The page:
Bankers have attributed the rise in deposits to normalcy in economic activities despite the high Covid-19 infection rates
Deposits in the country’s banking sector rose by 11.43% in July this year from June after growth had faltered in the preceding two months.
Bankers have attributed the rise in deposits to normalcy in economic activities despite the high Covid-19 infection rates.
Growth stood at 11.43% in July, which was 10.94% in the previous month, according to Bangladesh Bank (BB) data.
The deposit growth rate was 11.88% in April this year, but the rate consistently declined in May and June, by 11.28% and 10.94%, respectively, when the country was under a lockdown.
Deposit growth increased in July over June as savers had returned to banks after the countrywide shutdown was withdrawn, said Standard Bank managing director and CEO Khondoker Rashed Maqsood.
He said till now savers had no ways other than parking their deposits in banks.
“Although the present situation in the country’s stock market has changed positively, it will take some more time to restore the confidence of investors. As a result, banks are the ultimate destination for savers despite banks' interest rates being low now,” he added.
Many clients of banks could not deposit their installments against monthly savings schemes from March to May as a huge number of people had lost their jobs and were confined in their homes. The situation had changed now despite the high Covid-19 infection rates, said Association of Bankers, Bangladesh (ABB) Secretary Rahel Ahmed.
Banks had faced deposit withdrawal pressures from March to June as panic-driven clients could not deposit money in banks and spent money from their savings, he added.
Rahel Ahmed, who is also managing director of Prime Bank ltd, noted that the deposit withdrawal trend had been minimized now as people were going back to business.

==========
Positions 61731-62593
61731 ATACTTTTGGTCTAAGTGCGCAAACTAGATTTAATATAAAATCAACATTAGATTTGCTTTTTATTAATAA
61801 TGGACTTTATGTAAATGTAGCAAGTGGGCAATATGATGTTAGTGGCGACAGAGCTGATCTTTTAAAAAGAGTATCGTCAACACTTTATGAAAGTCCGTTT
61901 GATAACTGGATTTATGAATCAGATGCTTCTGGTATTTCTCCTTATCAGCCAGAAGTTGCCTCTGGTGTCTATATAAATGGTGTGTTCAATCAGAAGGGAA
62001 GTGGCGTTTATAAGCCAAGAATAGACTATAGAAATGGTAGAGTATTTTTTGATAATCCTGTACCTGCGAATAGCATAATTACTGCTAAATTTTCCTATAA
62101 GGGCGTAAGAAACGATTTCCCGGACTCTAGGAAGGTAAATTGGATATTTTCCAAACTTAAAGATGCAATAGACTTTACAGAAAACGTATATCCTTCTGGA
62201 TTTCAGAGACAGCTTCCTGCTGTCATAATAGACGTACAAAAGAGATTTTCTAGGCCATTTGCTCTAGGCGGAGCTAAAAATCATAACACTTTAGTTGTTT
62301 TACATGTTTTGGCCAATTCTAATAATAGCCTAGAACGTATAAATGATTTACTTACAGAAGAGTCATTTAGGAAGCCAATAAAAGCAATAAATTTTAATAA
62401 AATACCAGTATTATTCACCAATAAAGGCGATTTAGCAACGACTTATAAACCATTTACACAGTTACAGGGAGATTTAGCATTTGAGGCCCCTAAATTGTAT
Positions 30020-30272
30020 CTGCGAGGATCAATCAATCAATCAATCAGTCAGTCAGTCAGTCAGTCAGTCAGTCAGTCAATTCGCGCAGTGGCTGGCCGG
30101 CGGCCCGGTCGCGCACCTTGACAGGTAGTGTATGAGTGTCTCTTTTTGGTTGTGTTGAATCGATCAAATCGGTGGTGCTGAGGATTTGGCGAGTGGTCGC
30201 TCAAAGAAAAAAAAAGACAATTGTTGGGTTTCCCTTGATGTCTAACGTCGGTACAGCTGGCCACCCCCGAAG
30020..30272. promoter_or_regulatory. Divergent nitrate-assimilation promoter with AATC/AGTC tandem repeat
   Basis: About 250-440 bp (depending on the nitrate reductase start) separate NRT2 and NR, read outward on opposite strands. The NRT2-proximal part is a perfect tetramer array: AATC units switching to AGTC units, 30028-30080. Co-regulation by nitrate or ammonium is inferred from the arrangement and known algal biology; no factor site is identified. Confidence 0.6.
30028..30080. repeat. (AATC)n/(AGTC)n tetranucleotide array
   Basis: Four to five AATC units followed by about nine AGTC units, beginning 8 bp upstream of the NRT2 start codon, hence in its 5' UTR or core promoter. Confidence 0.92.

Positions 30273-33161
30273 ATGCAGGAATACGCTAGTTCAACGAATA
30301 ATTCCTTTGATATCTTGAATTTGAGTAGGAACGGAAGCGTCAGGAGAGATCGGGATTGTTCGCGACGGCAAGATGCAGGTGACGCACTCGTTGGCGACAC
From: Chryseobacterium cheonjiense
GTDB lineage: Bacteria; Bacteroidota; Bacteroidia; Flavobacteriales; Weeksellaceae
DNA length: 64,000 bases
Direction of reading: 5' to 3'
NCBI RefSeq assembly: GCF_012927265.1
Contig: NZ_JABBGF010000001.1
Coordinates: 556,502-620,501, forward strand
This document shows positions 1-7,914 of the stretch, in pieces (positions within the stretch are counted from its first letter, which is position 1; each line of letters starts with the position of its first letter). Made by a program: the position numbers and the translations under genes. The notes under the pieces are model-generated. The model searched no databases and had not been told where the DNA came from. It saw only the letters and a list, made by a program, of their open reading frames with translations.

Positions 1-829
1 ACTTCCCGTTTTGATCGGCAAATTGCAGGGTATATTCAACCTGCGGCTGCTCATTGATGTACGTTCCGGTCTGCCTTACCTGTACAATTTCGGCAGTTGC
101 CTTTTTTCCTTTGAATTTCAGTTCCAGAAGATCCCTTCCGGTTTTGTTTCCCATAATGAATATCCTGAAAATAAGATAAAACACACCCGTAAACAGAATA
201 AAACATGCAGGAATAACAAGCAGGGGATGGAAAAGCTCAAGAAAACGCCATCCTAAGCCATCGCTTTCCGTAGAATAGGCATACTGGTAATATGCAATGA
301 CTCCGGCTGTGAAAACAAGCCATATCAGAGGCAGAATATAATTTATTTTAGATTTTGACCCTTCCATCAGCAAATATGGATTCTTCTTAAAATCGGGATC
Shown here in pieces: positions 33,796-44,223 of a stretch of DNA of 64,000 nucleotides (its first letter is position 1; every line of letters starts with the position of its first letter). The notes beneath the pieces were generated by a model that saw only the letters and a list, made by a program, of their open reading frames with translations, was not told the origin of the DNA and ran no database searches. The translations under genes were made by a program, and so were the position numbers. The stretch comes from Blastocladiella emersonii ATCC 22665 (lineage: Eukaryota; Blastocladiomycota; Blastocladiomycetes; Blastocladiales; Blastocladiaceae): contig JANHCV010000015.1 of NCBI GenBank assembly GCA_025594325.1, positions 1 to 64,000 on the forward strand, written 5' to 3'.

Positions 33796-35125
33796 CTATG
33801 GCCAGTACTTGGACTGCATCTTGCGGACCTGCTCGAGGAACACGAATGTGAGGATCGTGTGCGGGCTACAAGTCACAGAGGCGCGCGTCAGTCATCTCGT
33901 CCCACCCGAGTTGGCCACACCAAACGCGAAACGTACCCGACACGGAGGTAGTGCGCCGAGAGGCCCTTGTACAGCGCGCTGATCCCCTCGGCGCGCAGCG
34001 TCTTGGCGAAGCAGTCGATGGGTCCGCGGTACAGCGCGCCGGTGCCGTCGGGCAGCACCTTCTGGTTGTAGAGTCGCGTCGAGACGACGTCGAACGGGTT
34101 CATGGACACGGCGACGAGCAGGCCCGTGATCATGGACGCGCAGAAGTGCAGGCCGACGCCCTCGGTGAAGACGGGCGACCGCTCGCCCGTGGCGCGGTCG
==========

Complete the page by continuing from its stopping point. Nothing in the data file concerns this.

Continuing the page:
Bankers and economists said the high growth of remittance had also contributed to the rise in deposit growth. People had earned more money in the form of remittances which they had not spent fully, they added.
Remittance inflow increased by 50% to $4.56 billion in the July-August period of the current fiscal year, compared to the same period of the last fiscal year, according to data available from the BB.
Strict rules imposed by the government to regulate investment in national savings certificates had encouraged most savers to park their deposits in banks despite low interest rates, said a high official of a private commercial bank.
The government in the last previous fiscal year imposed a 5% tax at source on interest income from NSCs worth up to Tk5 lakh. It also levied a 10% tax at source for investment in schemes above Tk5 lakh.
According to new rules imposed by the government, those who are investing in the purchase of savings tools should submit their electronic taxpayers’ identification numbers (e-TIN) and national identity cards (NID). If the amount is more than Tk1 lakh, they must pay the money through bank cheques.
The tighter rules and regulations are also in force in the current fiscal year.